By DataKind San Francisco
Worldreader is a global nonprofit working with partners to help underserved communities transform through the power of digital reading. The organization provides students and their families with a digital library available on tablets, e-readers, and mobile phones, complemented by a suite of reading support activities. To track engagement on their web-based platform, Worldreader analyzes anonymized user activity. When users register and sign in, tracking engagement is straightforward. However, when users don’t sign in, the process for “unregistered user activity” is more complex. Worldreader and DataKind San Francisco partnered to better understand unregistered user activity, monitor impact, and analyze engagement.
Photo above courtesy of Worldreader
Worldreader has built a strong engineering and data infrastructure. Reading activity is processed and stored in an Amazon Redshift database, generating millions of rows of data per month. This activity is then further processed as part of a Jenkins analytics pipeline that powers regular daily and weekly reports. In the specific case of unregistered user activity, Worldreader generates a set of custom labels called “client IDs” to stand in for the registered “user ID” equivalent.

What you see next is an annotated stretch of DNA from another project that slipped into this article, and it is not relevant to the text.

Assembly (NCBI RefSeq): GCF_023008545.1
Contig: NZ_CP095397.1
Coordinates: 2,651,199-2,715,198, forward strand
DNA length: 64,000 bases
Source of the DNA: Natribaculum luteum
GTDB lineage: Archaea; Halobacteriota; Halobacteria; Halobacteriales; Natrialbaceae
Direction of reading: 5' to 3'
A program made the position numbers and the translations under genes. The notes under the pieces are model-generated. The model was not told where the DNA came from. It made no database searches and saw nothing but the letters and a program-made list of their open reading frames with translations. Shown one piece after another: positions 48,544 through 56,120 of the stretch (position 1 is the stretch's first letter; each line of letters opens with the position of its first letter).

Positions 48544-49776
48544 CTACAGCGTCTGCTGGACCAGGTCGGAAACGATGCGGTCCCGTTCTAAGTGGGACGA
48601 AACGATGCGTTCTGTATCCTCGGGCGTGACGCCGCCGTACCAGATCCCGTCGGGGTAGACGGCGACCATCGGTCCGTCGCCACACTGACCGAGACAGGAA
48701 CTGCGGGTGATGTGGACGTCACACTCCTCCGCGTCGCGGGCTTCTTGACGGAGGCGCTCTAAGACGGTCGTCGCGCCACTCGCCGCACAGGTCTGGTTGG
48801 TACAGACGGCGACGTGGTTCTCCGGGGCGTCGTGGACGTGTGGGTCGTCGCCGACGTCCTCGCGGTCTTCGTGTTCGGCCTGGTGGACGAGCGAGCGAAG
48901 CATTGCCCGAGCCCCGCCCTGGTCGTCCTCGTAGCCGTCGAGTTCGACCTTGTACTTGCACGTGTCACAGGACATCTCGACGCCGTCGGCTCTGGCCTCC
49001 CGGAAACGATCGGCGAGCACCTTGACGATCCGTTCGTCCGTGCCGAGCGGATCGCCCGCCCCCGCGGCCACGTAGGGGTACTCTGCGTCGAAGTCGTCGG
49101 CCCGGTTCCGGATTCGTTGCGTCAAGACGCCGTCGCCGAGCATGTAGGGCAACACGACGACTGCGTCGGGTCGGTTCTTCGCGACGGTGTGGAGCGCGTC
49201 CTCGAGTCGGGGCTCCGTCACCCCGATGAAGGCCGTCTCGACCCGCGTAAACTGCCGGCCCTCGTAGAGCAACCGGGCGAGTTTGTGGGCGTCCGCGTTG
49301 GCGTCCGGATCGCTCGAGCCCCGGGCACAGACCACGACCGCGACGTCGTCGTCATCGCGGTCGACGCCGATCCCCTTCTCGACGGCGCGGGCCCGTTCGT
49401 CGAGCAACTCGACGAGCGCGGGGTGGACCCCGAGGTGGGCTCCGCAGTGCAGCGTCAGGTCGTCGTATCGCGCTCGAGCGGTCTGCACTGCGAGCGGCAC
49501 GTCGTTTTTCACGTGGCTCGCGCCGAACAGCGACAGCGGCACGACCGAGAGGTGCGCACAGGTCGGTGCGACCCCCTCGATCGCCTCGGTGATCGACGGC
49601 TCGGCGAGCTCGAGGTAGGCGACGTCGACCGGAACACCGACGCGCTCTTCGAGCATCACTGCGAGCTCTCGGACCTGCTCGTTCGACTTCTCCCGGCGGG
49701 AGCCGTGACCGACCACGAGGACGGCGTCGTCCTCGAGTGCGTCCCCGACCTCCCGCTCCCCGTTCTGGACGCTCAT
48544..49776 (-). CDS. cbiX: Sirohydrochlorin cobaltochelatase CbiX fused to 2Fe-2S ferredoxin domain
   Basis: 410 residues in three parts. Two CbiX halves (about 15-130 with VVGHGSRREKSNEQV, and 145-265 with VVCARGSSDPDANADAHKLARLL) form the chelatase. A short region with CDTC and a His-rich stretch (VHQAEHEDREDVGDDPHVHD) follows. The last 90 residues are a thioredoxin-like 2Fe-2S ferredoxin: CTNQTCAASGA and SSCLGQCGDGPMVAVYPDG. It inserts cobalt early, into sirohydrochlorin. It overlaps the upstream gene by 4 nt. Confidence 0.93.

However, in some cases, it appears that multiple client IDs are assigned to the same true user. For example, one might see cases where a client ID reading page 56 of a book then changes to a different client ID when flipping to page 57. This is a challenge because Worldreader evaluates impact and analyzes engagement by understanding this user activity. Duplicated client ID labels for the same reader would inflate the overall user count.
As a result, Worldreader currently adjusts user counts conservatively downward based on their internal research. DataKind San Francisco had two objectives for this project:
DataKind San Francisco started by assessing the size of the problem. A useful initial analysis is to inventory the data available. In this case, we realized that we had a potential simple and powerful benchmark in registered user activity. Because the Worldreader system still generates internal client IDs even when users have signed in, comparing the client IDs with registered user IDs essentially provides an answer key.
We compared the number of unique users based on actual sign-ins vs. the Worldreader-generated client IDs and derived a roughly consistent duplication rate around 9% looking at data from 2018 to 2019. This was lower than Worldreader’s estimates to date, suggesting that the number of active readers was higher than previously thought/reported!